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Tsuba with One Hundred Monkeys
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Tsuba with One Hundred Monkeys

Description Conservation Provenance Inscription Credit
Description One hundred monkeys was a typical motif for Mitsuhiro and other members of his school. A multitude of monkeys are carved into the body of the tsuba. Their eyes are highlighted in gold. Hidden throughout the design are monkeys with special characteristics. In the upper portion are the three monkeys who see no evil, hear no evil, and speak no evil. At the lower right, two monkeys are neck-wrestling with a rope tied around their necks. In the upper left section, a monkey holds a giant peach. At the lower left, a monkey has a bag over its shoulder. In the upper right is a monkey carrying fan or a baton. This tsuba is similar to another in the Walters collection by the same artist made of copper (51.112). Other known examples by Mitsuhiro are almost all in the same style with a single motif carved throughout the tsuba.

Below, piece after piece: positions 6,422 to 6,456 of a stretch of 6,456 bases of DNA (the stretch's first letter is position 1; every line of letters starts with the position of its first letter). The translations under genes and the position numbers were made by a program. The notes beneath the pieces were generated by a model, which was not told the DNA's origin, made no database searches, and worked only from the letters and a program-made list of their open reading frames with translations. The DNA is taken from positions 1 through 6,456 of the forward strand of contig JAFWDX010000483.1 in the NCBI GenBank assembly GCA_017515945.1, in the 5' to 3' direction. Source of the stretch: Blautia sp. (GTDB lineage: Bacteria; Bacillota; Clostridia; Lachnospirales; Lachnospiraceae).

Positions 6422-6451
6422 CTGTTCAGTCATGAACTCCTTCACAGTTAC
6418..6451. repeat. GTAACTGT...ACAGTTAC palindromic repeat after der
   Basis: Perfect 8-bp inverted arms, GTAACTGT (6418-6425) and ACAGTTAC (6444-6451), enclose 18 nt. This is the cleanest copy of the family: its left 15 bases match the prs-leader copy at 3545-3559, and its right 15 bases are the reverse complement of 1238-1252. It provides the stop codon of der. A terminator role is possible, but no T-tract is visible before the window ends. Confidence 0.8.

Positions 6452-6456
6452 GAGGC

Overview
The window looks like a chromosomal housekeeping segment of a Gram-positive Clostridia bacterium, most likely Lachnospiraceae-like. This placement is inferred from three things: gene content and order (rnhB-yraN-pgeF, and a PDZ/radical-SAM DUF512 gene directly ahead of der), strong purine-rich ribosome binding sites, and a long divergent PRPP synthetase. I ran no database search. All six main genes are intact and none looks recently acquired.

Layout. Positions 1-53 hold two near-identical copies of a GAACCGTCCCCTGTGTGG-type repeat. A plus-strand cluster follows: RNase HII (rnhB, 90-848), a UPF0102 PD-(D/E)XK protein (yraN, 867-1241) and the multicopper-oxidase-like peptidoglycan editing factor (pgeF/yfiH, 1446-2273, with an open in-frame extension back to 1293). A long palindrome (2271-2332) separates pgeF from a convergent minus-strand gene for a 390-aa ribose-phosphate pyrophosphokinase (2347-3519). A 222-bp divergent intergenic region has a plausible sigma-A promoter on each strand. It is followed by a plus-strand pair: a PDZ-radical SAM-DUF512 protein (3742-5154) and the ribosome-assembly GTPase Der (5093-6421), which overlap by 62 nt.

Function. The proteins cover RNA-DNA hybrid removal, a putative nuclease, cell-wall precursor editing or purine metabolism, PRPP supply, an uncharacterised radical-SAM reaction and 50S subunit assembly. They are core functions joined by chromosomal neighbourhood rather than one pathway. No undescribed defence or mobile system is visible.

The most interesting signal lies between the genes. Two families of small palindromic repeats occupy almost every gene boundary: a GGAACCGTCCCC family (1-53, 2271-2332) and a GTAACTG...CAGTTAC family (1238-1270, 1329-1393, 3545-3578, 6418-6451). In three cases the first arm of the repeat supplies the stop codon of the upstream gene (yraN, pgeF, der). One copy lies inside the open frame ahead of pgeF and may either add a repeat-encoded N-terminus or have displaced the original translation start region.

Date Description Narrative
9/15/1976Examinationexamined for exhibition
Provenance Henry Walters, Baltimore [date and mode of acquisition unknown]; Walters Art Museum, 1931, by bequest.
Inscriptions [Signature] 肥州矢上住 光廣; [Transliteration] hishu yagami ju/mitsuhiro; [Translation] Living at Yagami in Hizen province/Mitsuhiro
Credit Acquired by Henry Walters

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1770-1823 (Edo)
(Arms & Armor)
Accession Number
2 7/8 x 2 11/16 x 3/16 in. (7.25 x 6.88 x 0.52 cm)
Location Within Museum
Not On View


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